Jeffrey Rosen is the legal affairs editor of The New Republic.

This article has been corrected. It originally stated that Obama recently nominated James Comey to head the CIA. In fact, Obama is expected to nominate Comey to to be head of the FBI. 

NSA collecting phone records of millions of Verizon customers daily

NSA collecting phone records of millions of Verizon customers daily

Exclusive: Top secret court order requiring Verizon to hand over all call data shows scale of domestic surveillance under Obama

• Read the Verizon court order in full here
• Obama administration justifies surveillance

Under the terms of the order, the numbers of both parties on a call are handed over, as is location data and the time and duration of all calls. Photograph: Matt Rourke/AP

The National Security Agency is currently collecting the telephone records of millions of US customers of Verizon, one of America’s largest telecoms providers, under a top secret court order issued in April.

The order, a copy of which has been obtained by the Guardian, requires Verizon on an “ongoing, daily basis” to give the NSA information on all telephone calls in its systems, both within the US and between the US and other countries.

The document shows for the first time that under the Obama administration the communication records of millions of US citizens are being collected indiscriminately and in bulk – regardless of whether they are suspected of any wrongdoing.

The secret Foreign Intelligence Surveillance Court (Fisa) granted the order to the FBI on April 25, giving the government unlimited authority to obtain the data for a specified three-month period ending on July 19.

Under the terms of the blanket order, the numbers of both parties on a call are handed over, as is location data, call duration, unique identifiers, and the time and duration of all calls. The contents of the conversation itself are not covered.

The disclosure is likely to reignite longstanding debates in the US over the proper extent of the government’s domestic spying powers.

Under the Bush administration, officials in security agencies had disclosed to reporters the large-scale collection of call records data by the NSA, but this is the first time significant and top-secret documents have revealed the continuation of the practice on a massive scale under President Obama.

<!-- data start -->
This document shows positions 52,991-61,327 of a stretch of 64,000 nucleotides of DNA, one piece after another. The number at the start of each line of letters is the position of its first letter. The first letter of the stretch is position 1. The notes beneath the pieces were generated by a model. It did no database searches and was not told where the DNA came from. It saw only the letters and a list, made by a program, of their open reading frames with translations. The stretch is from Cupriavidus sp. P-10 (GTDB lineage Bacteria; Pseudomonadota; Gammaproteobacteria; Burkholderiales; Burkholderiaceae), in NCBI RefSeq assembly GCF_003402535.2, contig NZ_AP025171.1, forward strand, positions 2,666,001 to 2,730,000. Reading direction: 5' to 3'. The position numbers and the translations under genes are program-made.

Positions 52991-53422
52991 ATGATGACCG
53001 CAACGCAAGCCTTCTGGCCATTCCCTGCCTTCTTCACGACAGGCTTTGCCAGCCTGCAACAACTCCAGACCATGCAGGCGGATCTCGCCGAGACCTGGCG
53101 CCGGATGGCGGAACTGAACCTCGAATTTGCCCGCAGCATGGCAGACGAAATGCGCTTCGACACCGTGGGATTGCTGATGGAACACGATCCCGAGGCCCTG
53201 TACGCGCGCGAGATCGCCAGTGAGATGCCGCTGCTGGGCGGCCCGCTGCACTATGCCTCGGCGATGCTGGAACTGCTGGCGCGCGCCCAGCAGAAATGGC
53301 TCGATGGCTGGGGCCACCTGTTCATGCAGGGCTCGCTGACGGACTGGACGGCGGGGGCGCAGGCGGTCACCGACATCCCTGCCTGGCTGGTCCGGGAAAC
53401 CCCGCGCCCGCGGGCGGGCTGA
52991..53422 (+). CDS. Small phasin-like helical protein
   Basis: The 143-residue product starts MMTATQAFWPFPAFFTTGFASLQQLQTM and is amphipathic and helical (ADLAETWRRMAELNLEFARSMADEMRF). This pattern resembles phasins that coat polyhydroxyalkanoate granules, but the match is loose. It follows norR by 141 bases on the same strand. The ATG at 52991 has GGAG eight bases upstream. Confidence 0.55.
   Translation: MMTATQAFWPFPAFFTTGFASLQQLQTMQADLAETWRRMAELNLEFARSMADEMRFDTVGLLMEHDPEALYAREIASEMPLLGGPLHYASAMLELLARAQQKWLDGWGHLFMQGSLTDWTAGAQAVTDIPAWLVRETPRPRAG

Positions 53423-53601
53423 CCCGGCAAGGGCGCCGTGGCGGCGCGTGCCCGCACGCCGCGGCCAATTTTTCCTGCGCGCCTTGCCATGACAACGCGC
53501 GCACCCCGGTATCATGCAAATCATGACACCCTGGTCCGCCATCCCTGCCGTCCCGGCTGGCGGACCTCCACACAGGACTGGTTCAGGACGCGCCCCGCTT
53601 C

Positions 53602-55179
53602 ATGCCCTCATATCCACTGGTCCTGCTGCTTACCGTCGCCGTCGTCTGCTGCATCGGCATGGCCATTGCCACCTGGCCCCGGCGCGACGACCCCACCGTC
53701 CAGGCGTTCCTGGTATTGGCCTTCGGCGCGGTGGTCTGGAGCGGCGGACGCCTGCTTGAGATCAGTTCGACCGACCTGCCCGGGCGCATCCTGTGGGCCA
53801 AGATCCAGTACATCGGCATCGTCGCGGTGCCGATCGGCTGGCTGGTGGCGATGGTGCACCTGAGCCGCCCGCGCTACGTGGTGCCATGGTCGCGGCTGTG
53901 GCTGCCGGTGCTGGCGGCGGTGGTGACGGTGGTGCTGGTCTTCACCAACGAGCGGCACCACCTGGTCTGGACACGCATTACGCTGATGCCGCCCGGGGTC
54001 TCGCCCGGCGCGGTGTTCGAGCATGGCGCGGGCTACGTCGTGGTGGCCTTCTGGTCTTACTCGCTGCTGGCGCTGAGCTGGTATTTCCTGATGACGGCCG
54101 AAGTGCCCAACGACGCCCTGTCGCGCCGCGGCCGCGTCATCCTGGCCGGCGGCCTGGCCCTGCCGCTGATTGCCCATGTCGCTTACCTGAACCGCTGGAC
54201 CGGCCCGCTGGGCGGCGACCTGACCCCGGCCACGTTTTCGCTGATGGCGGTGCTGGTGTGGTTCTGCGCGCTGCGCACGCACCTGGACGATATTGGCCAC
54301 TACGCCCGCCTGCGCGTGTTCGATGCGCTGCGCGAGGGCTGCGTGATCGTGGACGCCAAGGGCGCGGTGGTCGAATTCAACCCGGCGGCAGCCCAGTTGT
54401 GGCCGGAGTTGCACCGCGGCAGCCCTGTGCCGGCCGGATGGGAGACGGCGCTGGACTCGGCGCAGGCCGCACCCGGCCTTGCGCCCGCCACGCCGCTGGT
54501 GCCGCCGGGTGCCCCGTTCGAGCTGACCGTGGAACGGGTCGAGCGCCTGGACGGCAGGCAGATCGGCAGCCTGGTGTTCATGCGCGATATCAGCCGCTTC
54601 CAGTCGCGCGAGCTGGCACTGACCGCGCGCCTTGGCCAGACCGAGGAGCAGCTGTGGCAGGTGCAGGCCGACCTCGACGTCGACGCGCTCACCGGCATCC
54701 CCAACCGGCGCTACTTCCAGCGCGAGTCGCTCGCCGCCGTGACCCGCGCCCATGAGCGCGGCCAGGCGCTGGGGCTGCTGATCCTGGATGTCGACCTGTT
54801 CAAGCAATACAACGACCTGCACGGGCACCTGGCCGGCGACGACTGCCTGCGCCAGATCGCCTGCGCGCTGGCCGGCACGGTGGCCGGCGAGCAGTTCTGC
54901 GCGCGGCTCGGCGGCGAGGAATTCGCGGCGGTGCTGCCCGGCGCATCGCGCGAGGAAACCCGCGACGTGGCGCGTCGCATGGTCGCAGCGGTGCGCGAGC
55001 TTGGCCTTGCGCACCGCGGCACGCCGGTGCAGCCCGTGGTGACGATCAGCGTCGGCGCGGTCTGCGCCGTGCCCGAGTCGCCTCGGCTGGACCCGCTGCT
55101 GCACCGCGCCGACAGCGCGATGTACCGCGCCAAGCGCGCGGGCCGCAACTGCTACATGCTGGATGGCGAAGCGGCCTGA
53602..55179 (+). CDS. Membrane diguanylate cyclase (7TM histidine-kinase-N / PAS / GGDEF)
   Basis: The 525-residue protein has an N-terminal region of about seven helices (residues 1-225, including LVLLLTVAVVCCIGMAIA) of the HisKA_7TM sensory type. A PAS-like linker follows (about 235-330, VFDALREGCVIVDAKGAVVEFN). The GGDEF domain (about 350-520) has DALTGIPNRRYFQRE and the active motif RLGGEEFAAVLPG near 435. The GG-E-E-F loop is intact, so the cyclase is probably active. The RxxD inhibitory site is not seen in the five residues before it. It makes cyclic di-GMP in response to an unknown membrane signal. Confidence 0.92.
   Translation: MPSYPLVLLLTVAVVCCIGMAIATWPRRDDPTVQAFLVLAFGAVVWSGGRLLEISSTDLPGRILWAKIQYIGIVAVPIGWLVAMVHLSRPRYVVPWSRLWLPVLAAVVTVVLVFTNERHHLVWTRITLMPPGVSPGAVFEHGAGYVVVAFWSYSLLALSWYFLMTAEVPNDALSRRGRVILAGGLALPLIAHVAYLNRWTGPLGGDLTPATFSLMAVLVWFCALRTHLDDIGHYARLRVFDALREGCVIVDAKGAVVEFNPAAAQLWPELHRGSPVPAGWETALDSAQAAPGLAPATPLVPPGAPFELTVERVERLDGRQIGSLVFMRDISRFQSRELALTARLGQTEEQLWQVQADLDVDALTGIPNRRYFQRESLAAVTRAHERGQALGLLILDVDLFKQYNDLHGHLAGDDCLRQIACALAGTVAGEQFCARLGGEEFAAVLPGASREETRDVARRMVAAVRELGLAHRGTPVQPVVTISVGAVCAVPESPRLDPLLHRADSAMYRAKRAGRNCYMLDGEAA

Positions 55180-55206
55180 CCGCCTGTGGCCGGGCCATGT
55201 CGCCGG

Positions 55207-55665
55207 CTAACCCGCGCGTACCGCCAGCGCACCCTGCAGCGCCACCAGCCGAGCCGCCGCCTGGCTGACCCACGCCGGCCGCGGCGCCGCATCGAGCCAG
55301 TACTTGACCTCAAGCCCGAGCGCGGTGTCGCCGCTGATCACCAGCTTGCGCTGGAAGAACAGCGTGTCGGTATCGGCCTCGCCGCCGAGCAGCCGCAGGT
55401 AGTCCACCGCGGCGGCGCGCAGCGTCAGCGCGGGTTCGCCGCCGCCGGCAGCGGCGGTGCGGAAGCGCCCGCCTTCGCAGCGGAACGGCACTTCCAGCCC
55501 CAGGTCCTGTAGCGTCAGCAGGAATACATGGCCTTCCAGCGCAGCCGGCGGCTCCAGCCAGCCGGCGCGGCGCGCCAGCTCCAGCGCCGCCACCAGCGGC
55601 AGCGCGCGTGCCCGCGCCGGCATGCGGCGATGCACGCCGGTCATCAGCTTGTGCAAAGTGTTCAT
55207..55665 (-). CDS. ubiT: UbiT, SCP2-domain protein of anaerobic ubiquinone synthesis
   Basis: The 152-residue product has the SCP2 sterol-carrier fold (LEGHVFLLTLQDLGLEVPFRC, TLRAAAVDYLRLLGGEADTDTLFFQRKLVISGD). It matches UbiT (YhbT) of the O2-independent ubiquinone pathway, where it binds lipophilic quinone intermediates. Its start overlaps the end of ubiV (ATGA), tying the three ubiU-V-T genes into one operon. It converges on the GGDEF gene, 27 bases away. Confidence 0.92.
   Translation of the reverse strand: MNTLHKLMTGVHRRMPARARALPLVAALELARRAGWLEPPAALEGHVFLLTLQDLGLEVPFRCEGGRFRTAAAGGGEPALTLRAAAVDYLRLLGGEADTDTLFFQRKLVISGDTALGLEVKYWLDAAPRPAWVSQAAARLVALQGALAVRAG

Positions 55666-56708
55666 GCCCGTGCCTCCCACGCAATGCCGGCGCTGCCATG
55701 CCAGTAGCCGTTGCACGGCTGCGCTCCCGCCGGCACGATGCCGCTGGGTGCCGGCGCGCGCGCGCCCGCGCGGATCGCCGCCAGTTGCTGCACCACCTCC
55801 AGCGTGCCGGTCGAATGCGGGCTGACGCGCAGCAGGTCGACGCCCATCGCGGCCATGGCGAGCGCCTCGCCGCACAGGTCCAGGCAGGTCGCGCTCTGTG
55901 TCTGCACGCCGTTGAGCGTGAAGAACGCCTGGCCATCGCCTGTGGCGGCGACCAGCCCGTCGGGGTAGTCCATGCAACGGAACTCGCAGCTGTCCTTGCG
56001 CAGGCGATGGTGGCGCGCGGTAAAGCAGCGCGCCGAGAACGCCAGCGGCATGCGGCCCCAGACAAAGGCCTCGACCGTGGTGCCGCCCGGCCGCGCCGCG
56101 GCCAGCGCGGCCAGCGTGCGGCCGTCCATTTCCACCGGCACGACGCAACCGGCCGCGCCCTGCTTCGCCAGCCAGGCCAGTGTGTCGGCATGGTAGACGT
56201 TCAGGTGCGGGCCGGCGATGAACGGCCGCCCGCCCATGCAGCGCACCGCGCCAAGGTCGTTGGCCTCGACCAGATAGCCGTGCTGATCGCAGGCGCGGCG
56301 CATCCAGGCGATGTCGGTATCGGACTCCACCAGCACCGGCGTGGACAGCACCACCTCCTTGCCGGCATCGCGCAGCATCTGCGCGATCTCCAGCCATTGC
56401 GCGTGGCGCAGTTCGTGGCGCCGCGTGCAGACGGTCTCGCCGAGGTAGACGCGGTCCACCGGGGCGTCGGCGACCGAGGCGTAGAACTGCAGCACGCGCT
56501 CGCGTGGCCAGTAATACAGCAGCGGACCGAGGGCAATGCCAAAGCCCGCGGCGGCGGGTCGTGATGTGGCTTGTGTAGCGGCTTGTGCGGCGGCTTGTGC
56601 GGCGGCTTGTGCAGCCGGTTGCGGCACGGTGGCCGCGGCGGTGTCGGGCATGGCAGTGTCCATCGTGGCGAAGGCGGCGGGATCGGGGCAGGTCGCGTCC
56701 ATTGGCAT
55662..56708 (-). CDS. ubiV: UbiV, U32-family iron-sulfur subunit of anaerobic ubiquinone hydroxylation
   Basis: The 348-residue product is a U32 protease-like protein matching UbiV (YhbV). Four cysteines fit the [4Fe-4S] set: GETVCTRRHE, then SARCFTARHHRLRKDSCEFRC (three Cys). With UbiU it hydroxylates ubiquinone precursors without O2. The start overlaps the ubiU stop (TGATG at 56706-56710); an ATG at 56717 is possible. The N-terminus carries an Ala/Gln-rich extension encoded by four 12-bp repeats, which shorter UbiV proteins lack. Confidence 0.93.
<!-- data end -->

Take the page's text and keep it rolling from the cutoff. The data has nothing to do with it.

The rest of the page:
The unlimited nature of the records being handed over to the NSA is extremely unusual. Fisa court orders typically direct the production of records pertaining to a specific named target who is suspected of being an agent of a terrorist group or foreign state, or a finite set of individually named targets.

The Guardian approached the National Security Agency, the White House and the Department of Justice for comment in advance of publication on Wednesday. All declined. The agencies were also offered the opportunity to raise specific security concerns regarding the publication of the court order.

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The court order expressly bars Verizon from disclosing to the public either the existence of the FBI’s request for its customers’ records, or the court order itself.

“We decline comment,” said Ed McFadden, a Washington-based Verizon spokesman.

The order, signed by Judge Roger Vinson, compels Verizon to produce to the NSA electronic copies of “all call detail records or ‘telephony metadata’ created by Verizon for communications between the United States and abroad” or “wholly within the United States, including local telephone calls”.

The order directs Verizon to “continue production on an ongoing daily basis thereafter for the duration of this order”. It specifies that the records to be produced include “session identifying information”, such as “originating and terminating number”, the duration of each call, telephone calling card numbers, trunk identifiers, International Mobile Subscriber Identity (IMSI) number, and “comprehensive communication routing information”.

The information is classed as “metadata”, or transactional information, rather than communications, and so does not require individual warrants to access. The document also specifies that such “metadata” is not limited to the aforementioned items. A 2005 court ruling judged that cell site location data – the nearest cell tower a phone was connected to – was also transactional data, and so could potentially fall under the scope of the order.

While the order itself does not include either the contents of messages or the personal information of the subscriber of any particular cell number, its collection would allow the NSA to build easily a comprehensive picture of who any individual contacted, how and when, and possibly from where, retrospectively.

It is not known whether Verizon is the only cell-phone provider to be targeted with such an order, although previous reporting has suggested the NSA has collected cell records from all major mobile networks. It is also unclear from the leaked document whether the three-month order was a one-off, or the latest in a series of similar orders.